Review Summary: A good effort from Nonpoint.
I have never in my entire life come across a band that can spew out as much kinetic energy as Nonpoint. This four-piece from Fort Lauderdale, Florida came out during the Nu-metal scene of the late 90's. Their debut, Separate Yourself, garnered almost no attention from people outside of the Fort Lauderdale area. Fast forward one more year and we have Struggle. Again, not much attention was given to this album. You would think with their first two albums being almost unknown to the public eye they would give up right? Wrong. The band released their third LP (which some people consider their first) and it was pretty successful to say the least. Of course its singles Endure and What a Day weren't MTV hits, the album was still solid.
So why isn't this band more popular? Is it due to the fact they are sometimes shrugged off as some poor Nu-metal act? Or was the band just not on their record labels high priority list? We may never know. The good thing is, they're a good band. From the minute Mindtrip hits to the very last second of Tribute, this album holds up. Mindtrip is a fast paced, in your face song that is plagued with repetition. This however works for this track. After your mind is done tripping, you get a brief moment of silence until Elias (vocalist) yells "F**k that!" into your ears. Victim is its name, and making you uncontrollably head bang is its game. Yeah, it's pretty rockin'. The next track Endure was the first single off this album, and I can see why. It's fast and you can relate to it. This brings up something that I feel must be said. Call Nonpoint Nu-metal if you like, but the one thing that really separates them from the rest of the crowd is the lyrics. For instance, Endure is about always having to do stuff for the higher authorities while they just laze around and you get nothing for you hard work.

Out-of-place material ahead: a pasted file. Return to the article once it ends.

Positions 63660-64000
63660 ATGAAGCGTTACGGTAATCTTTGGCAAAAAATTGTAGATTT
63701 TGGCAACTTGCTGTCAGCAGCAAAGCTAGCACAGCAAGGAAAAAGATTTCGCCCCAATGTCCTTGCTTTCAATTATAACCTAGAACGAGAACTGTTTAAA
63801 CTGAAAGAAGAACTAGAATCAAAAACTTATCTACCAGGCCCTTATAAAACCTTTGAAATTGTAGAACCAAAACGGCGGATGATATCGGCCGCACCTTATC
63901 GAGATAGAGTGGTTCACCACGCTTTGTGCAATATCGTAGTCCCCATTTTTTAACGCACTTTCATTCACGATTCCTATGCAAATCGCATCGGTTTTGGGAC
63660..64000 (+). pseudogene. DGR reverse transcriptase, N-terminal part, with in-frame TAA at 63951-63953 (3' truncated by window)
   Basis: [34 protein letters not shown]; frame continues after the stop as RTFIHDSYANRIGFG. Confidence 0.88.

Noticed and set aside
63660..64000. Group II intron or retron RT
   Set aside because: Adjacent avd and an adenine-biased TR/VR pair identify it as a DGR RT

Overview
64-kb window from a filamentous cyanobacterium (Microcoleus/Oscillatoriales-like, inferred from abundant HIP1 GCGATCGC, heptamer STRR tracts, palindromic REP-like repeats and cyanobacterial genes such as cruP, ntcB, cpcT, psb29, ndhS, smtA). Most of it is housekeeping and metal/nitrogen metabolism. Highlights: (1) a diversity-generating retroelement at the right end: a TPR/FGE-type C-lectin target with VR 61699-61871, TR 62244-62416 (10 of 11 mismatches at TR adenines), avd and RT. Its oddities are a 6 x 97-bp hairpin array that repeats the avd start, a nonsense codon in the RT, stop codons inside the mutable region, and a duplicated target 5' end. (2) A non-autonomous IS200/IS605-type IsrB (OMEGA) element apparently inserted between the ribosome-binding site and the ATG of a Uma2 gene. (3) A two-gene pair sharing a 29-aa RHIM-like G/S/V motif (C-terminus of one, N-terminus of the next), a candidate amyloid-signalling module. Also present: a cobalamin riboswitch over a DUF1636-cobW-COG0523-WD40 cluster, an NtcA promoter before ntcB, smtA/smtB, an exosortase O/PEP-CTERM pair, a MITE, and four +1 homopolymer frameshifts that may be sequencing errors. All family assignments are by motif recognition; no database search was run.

Throughout the album the tracks are heavy as hell and just make you feel good. Nonpoint even decided to through in some of their heritage on the album. Orgullo (which translates to "pride" in Puerto Rican) is a song about being proud of your culture, no matter where you're from. The inclusion of this track really adds some flavor to the album.
Now surely there has to be some bad things that prevented me from giving it a perfect five, right? Well, yes. Some of the tracks sound a bit to much like each other at times. But this can be forgiven. Overall Nonpoint delivers with an eccentric album that will most certainly go on my list of best albums of this decade.